Updated: Jul 22, 2021
People living with obesity in the UK take an average of nine years to speak to a doctor about their weight struggles, according to a study led by the University of East Anglia. The study, ‘Changing the narrative around obesity in the UK: a survey of people with obesity and healthcare professionals from the ACTION-IO study’, published in the journal BMJ Open shows that only around half (47 percent) of people living with obesity have discussed their weight with their doctor in the last five years. The study reveals the need for a significant change to address the delay between people's initial struggles with weight and discussions with a doctor for help.
"Obesity is one of the biggest health challenges in the UK, however weight management services currently exist as part of a fragmented health and social care system. Nearly two thirds of people in the UK are living with either overweight or obesity and obesity levels have almost doubled since 1993,” said co-author of the study, Dr Helen Parretti from UEA's Norwich Medical School. "Obesity is a complex disease and a risk factor for several other chronic diseases, including type 2 diabetes, cardiovascular disease and cancer, and it has also been linked to poorer mental health. But with a limited range of services and treatments available, compounded by limited consultation times for UK GPs, doctors have been very restricted on what they could offer those living with obesity. We wanted to find out more about the perceptions, attitudes, behaviours and barriers to effective obesity care."
The Awareness, Care, and Treatment In Obesity MaNagement (ACTION) IO survey involved 1,500 people living with obesity in the UK and 306 healthcare professionals. The team found that instead of seeking help, most (85 percent) of the survey cohort took full responsibility for their own weight loss. However, a smaller proportion of doctors (33 percent) placed the responsibility for weight loss on people living with obesity - demonstrating a recognition for the important role doctors can play in supporting weight management.
"People living with obesity are faced with biological, societal and environmental factors that contribute to obesity, weight stigma and discrimination,” said lead author, Dr Carly A Hughes, GP at Fakenham Weight Management Service and an honorary lecturer at UEA's Norwich Medical School. “This survey has revealed that many people struggle with their weight for years without asking for help from a doctor and think that they are mainly responsible for managing their weight, despite the Royal College of Physicians and the World Health Organisation now recognising obesity as a disease. In contrast, doctors do think that they have a role to play in weight management but in some cases do not introduce the conversation because they incorrectly believe that people with obesity are not interested or motivated to lose weight.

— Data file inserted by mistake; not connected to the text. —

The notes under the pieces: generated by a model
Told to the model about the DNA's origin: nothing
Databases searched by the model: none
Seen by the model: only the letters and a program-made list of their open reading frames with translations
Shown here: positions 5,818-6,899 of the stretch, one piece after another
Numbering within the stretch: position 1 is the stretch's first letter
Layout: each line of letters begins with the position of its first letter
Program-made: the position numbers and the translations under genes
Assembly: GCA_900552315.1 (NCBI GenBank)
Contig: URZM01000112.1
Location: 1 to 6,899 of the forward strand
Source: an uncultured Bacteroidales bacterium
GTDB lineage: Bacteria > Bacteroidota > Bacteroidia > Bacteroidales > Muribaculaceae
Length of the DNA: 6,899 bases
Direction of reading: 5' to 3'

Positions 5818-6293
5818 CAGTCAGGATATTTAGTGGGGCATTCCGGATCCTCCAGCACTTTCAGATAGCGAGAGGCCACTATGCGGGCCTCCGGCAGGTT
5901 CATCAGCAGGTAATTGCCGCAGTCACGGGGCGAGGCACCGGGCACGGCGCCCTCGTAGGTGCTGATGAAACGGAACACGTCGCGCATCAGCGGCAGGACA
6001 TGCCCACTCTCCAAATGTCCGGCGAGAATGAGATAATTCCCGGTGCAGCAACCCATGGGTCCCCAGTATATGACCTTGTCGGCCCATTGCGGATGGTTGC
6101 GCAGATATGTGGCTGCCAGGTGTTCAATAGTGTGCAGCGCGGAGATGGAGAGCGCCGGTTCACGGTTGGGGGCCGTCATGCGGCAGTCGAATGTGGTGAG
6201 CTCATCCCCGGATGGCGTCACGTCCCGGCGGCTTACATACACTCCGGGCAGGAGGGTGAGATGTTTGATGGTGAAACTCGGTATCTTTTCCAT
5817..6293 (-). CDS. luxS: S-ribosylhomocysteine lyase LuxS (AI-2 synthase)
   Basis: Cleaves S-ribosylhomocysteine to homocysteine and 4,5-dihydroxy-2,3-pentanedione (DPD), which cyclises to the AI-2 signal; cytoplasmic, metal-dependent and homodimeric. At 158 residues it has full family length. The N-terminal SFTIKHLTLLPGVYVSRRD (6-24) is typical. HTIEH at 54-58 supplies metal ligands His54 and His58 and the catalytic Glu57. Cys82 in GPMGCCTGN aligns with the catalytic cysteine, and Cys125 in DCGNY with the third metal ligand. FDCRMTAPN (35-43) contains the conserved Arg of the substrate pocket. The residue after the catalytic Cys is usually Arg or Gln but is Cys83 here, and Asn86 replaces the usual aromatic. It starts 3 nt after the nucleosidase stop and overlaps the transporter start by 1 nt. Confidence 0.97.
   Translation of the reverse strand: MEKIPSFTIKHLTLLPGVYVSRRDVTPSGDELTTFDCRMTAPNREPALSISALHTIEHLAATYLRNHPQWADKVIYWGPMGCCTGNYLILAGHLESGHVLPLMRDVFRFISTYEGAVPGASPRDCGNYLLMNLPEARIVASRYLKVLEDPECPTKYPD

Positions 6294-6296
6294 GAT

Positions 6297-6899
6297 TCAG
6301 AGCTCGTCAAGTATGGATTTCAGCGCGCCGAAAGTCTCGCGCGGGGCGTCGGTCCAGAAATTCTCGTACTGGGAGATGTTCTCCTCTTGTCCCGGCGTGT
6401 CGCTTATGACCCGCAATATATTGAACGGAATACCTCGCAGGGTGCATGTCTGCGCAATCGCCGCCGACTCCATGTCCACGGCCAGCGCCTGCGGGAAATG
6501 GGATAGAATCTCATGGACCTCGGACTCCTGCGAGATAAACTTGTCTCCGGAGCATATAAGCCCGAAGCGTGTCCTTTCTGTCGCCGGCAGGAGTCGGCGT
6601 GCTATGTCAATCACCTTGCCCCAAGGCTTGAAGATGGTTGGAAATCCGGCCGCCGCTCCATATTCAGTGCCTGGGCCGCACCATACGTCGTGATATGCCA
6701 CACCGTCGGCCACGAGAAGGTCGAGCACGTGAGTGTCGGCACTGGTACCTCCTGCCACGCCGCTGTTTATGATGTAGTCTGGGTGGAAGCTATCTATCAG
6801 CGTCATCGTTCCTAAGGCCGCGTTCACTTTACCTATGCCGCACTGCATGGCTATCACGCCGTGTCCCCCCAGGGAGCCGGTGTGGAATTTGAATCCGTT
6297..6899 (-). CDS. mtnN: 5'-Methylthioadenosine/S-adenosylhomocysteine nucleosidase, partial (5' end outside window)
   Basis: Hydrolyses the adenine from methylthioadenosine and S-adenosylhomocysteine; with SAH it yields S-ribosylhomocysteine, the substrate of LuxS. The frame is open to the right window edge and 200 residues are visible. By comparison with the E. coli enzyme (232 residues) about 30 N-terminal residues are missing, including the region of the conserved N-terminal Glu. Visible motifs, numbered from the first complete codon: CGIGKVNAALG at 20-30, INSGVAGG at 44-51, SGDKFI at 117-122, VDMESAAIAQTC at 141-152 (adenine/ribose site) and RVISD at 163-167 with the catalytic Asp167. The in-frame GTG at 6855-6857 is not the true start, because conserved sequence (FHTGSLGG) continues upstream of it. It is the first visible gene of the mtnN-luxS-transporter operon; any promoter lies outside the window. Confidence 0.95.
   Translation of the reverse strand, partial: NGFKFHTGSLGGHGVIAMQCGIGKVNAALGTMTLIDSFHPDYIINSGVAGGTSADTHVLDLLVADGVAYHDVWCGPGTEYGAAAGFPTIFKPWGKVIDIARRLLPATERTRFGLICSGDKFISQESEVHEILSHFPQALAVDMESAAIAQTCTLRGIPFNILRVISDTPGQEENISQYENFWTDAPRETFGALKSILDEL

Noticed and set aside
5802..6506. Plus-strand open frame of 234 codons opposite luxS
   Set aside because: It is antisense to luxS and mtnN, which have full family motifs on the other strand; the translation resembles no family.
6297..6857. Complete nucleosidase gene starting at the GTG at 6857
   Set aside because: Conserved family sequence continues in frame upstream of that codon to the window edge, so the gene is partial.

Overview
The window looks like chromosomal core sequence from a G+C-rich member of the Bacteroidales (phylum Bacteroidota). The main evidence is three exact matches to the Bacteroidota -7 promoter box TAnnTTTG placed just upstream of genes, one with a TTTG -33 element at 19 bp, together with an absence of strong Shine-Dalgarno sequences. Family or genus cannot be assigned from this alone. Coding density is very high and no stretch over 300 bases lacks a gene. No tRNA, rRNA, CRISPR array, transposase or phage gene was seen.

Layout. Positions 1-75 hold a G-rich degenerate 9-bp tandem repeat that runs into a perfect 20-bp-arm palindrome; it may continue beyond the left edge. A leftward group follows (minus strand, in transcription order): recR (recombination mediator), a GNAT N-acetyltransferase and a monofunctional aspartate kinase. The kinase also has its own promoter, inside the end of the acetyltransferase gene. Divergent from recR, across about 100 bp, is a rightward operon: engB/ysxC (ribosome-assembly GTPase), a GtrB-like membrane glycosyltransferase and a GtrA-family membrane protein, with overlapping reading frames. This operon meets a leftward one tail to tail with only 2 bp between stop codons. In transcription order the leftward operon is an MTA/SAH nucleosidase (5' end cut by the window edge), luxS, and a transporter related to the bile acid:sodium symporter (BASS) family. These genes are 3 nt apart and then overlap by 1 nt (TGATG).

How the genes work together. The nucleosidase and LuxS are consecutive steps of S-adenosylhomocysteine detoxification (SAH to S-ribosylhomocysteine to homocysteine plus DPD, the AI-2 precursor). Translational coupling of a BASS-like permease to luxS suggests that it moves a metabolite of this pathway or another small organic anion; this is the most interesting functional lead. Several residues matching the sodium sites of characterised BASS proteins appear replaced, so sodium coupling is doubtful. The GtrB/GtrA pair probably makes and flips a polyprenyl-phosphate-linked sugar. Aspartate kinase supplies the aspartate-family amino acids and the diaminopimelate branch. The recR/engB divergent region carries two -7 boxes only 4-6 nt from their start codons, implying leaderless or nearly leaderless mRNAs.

The study also found the presence of obesity-related comorbidities was cited by 76% of HCPs as a top criterion for initiating weight management conversations. The perception of lack of interest (72%) and motivation (61%) in losing weight was reported as top reasons by HCPs for not discussing weight with a patient.
Sixty-five per cent of PwO liked their HCP bringing up weight during appointments. PwO reported complex and varied emotions following a weight loss conversation with an HCP, including supported (36%), hopeful (31%), motivated (23%) and embarrassed (17%). Follow-up appointments were scheduled for 19% of PwO after a weight discussion despite 62% wanting follow-up.
"Primary care is the gateway to effective weight management services in the UK, so an empathetic conversation about weight is crucial to engaging people with appropriate services,” added Hughes. “This survey shows that we must ensure greater access to effective treatments and weight management services for people living with obesity by continuing to remove the barriers to support and challenge the misconceptions amongst healthcare professionals and wider society."
"We also found that three quarters of the healthcare professionals we surveyed cited obesity-related comorbidities as the main reason to initiate a discussion about weight management with patients,” said Parretti. "Healthcare professionals also reported perceptions that their patients would lack interest and motivation to lose weight, as top reasons for not discussing weight earlier." But following a weight loss conversation with a health care professional, just over a third of people said they felt supported, 31 percent were hopeful and 23 percent felt motivated. But 17 percent still felt embarrassed."